I struggle to see which of the ten topics of conversation the establishment of an additional layer of descriptive rhetoric overtop the Suttas falls into.
"Descriptive rhetoric" is your interpretation...
"The Noble Truth of Suffering (dukkha), monks, is this: Birth is suffering, aging is suffering, sickness is suffering, death is suffering, association with the unpleasant is suffering, dissociation from the pleasant is suffering, not to receive what one desires is suffering — in brief the five aggregates subject to grasping are suffering.
Here is a fine example which you've provided. If I understand you correctly, you would like to say that the green text is sammuti sacca, and that the red text is paramattha sacca. Well, before I agree or disagree with this, I want to find out why you're bothering to bifurcate this Sutta text in this way in the first place.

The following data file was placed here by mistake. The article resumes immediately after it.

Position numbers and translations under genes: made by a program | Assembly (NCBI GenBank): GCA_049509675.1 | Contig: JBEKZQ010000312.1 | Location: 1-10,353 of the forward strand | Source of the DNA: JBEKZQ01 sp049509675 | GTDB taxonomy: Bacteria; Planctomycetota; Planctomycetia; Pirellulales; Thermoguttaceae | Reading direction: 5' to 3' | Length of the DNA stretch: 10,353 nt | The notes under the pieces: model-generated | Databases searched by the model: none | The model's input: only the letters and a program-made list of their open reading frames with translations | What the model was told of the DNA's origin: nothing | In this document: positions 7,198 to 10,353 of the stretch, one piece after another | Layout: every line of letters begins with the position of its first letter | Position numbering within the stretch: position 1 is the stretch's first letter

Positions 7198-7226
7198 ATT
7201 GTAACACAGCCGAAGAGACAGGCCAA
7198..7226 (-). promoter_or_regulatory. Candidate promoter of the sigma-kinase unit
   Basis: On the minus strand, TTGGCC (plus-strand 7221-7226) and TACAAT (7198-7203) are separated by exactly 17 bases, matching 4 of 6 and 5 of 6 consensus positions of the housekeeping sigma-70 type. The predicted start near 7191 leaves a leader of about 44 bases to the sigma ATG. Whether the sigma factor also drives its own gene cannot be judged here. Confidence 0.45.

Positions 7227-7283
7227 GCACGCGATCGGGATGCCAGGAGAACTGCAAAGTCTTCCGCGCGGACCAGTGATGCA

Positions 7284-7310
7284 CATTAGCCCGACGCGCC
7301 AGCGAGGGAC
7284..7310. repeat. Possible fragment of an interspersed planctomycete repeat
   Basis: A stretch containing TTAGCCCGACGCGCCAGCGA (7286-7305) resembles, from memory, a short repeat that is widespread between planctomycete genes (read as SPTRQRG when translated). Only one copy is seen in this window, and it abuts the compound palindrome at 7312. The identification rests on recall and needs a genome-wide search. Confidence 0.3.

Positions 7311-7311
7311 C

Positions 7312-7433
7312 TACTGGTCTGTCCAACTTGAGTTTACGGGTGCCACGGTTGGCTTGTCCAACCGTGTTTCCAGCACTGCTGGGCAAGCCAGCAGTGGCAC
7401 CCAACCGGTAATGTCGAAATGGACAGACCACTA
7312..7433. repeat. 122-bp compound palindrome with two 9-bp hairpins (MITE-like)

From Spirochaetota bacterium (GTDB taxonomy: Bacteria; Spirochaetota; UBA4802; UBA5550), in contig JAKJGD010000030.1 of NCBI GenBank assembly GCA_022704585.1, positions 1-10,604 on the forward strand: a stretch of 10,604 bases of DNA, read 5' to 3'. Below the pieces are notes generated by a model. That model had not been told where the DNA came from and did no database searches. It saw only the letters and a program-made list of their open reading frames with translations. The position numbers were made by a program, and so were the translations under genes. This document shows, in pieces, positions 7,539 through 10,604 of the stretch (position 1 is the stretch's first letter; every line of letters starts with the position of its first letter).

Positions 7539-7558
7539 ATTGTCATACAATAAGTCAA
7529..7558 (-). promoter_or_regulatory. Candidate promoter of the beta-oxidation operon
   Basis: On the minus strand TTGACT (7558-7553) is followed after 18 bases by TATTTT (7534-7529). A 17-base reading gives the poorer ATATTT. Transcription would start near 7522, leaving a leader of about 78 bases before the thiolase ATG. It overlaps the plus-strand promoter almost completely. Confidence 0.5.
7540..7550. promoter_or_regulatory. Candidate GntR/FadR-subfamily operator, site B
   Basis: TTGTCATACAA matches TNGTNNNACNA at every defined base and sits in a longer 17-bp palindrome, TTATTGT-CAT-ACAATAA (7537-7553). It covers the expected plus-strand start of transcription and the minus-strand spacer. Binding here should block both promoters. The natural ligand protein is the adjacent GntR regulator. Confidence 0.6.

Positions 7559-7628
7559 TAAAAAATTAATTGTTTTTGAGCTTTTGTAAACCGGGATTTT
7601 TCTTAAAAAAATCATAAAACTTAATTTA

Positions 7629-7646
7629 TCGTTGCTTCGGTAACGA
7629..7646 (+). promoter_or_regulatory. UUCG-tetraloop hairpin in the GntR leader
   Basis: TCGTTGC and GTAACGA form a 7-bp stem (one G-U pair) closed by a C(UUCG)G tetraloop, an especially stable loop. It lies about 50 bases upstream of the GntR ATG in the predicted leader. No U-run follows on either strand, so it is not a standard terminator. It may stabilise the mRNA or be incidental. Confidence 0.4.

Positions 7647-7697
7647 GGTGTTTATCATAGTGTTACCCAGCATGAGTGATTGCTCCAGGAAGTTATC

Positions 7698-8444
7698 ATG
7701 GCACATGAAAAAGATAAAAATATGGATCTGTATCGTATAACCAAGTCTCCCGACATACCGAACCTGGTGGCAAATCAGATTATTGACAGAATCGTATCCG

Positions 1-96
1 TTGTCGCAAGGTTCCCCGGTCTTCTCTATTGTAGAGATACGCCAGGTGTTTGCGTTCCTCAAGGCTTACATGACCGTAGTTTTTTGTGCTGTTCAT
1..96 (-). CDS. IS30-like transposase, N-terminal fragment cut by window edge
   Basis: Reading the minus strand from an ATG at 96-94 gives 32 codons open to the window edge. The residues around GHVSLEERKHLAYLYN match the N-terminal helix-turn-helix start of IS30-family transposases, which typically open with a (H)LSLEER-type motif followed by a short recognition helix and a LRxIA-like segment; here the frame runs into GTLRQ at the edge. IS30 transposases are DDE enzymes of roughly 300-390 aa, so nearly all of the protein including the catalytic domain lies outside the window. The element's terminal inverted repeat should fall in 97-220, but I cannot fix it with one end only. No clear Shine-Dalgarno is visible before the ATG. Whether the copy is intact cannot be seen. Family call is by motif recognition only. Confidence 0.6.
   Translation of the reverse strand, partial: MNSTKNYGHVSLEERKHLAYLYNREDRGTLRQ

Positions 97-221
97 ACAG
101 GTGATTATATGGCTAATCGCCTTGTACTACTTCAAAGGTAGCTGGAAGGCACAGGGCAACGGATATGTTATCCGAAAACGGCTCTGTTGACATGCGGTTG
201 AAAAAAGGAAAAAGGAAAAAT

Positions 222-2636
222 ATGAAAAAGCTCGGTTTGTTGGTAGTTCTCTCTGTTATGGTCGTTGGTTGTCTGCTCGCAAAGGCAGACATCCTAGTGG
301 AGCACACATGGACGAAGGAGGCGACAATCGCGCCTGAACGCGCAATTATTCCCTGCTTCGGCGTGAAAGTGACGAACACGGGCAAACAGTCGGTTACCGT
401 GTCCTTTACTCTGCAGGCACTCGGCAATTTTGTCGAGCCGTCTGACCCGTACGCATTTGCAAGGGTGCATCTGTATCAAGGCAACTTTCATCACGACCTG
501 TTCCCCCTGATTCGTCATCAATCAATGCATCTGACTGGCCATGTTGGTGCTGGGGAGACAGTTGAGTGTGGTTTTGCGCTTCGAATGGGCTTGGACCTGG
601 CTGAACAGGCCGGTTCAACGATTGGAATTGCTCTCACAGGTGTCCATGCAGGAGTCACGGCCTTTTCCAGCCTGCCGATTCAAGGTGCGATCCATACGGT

Why is this being done? What purpose does it serve? How does it add to an understanding of this passage?
What I take from passages like that is something like:
We see that we are suffering in gross ways: "Sickness, associating with the unpleasant, ..."
With wisdom we can also see that if we drill down into these experiences we have the:
"five aggregates subject to grasping are suffering"
These are elaborated upon in the "Second Discourse": http://www.accesstoinsight.org/tipitaka ... .nymo.html
" onclick="window.open(this.href);return false; which allows the group of five to see that all those phenomena are anicca, dukkha, anatta, and leads them to liberation.
So these experiences of dukkha from "associating with the unpleasant" can be re-oriented into:
"feelings, impermanent, ... painful since subject to change, [not] fit to be regarded thus: 'This is mine, this is I, this is my self'"
That our phenomenological world can be viewed in these different ways, either in terms of "beings" or as "khandhas, etc" seems to me to be central to the Buddha's liberation teachings.